Dogs being allowed to run off their leads are reducing Lurgan Park to anarchy, it has been claimed
One frustrated dog owner contacted the ‘MAIL’ and described witnessing not only a fight between two dogs - but their owners as well,
And he called for tougher byelaws to force owners to keep their dogs on a lead, citing human rights legislation stating that people should be able to live free from fear.
Indeed he said he was forming a new group called ‘Free From Fear’ to campaign for council to change the byelaws to forbid people walking their dogs off the lead.
He claimed to have witnessed ‘a mass brawl between two families’ of dog walkers on a recent Sunday in the park.
He said one owner had his dog on a lead and it was attacked by another dog which was not on a lead. The dogs started fighting, then the owners started to fight and then their families joined in, he claimed.
“This was four men and three women in their 40s and 50s,” he said.
He added that this is a regular occurrence. “It has got completely out of control. And phoning the dog warden is a waste of time.”
“Nothing is being done to tackle this problem. Someone is going to get killed. Already a number of animals have been killed or badly injured.”
“It’s now like a battleground,” he said.
“It is a lovely park, well maintained but people are being put off going to the park because of irresponsible dog owners.”
He called on Armagh, Banbridge and Craigavon Council to amend the byelaws so that dogs must be kept on a lead at all times.
And he called for a permanent park warden to be on the spot to help deal with the serious issues in the park.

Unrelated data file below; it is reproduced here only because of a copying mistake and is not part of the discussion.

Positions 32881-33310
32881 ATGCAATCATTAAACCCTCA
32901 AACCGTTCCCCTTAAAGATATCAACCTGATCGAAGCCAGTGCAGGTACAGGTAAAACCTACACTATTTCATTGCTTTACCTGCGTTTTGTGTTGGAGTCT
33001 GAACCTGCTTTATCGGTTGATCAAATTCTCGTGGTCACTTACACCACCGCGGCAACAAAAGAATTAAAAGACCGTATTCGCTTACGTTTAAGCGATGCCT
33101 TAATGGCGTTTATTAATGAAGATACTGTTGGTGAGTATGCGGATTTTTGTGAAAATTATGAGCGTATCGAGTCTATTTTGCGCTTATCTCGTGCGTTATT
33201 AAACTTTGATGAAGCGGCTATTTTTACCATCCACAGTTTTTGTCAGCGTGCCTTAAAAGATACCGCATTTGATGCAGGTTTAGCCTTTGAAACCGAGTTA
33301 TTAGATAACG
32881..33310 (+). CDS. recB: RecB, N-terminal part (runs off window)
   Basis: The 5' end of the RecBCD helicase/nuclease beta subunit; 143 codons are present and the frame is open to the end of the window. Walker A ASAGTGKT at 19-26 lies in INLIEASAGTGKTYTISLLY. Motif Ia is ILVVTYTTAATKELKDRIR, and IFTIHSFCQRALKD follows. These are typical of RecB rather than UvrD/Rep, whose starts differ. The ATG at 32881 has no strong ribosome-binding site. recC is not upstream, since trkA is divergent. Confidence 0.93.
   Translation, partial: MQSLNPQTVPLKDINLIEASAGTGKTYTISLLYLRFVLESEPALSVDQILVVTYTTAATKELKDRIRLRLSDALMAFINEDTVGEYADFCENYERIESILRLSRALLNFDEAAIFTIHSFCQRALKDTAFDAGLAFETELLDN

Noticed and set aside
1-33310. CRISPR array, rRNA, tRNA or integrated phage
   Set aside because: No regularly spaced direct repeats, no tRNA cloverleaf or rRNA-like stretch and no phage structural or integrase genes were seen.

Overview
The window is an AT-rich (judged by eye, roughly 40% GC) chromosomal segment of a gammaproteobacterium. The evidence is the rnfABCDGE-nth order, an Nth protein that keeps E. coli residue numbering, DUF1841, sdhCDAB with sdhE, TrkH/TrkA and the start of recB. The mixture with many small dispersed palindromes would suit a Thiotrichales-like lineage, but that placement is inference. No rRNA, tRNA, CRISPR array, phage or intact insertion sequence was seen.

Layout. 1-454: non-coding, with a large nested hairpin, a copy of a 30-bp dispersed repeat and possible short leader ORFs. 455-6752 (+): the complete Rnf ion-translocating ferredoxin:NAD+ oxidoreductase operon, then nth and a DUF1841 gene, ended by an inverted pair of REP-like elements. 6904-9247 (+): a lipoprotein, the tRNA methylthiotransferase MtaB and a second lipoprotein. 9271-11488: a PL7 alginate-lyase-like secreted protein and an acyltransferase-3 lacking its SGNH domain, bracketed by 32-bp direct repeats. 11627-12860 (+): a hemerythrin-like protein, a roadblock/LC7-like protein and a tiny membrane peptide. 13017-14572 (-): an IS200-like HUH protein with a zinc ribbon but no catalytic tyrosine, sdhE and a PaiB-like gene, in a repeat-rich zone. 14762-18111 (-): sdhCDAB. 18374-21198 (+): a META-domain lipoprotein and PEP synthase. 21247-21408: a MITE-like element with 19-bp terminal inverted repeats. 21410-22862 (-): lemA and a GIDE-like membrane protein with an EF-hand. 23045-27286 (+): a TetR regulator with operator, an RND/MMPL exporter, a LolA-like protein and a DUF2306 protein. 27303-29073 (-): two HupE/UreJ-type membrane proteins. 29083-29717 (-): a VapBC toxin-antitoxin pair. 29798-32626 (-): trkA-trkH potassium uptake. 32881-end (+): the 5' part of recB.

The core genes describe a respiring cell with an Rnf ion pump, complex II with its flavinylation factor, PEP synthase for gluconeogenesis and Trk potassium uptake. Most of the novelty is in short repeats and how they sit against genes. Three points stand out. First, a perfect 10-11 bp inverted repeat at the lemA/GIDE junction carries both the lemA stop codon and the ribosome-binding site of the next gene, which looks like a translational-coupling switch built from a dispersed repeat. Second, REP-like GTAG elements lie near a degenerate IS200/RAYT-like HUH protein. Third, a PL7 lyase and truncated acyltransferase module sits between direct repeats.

“All hell is breaking loose and no one seems to want to tackle the problem,” he said. “The Council seem to want to brush this issue under the carpet.”
The control of dogs in Council’s Parks and Open Spaces is currently governed by the Council Byelaws, which state that dogs must be kept under proper control. Council has traditionally permitted responsible dog owners to walk their dogs in the parks off the lead, whilst keeping their dogs under proper control.
A Council spokesperson said: “Council has the power to make dog control orders under the Clean Neighbourhoods and Environment Act 2011 which includes a requirement to keep dogs on leads in specified areas. Before making any such orders, the Council must engage in a public consultation process and consider any representations that may be made.
“The Council is currently reviewing its Byelaws and is also considering the powers that are available to it under the Clean Neighbourhoods and Environment Act in relation to the making of dog control orders.
“The Council previously approved a dog control order in relation to dog fouling which extends across the Borough and enables the higher fixed penalty fee of £80 to be issued to offenders.
“Whilst no decisions have yet been made on additional orders, the Council is considering options available. The next step is to consult on an order which would prevent dogs being taken into more sensitive areas such as children’s play parks and sports grounds. This process will take place over the next 3–4 months with a decision expected in early Spring. Following the completion of that process, the Council will then look at other dog control orders which require dogs to be kept on leads in specified areas.
“Patrols by Environmental Wardens will be increased in local parks to monitor the current situation and Council would urge all dog owners to act responsibly and asks members of the public to report any incidents to parks staff who are on site and can deal with matters of this kind.”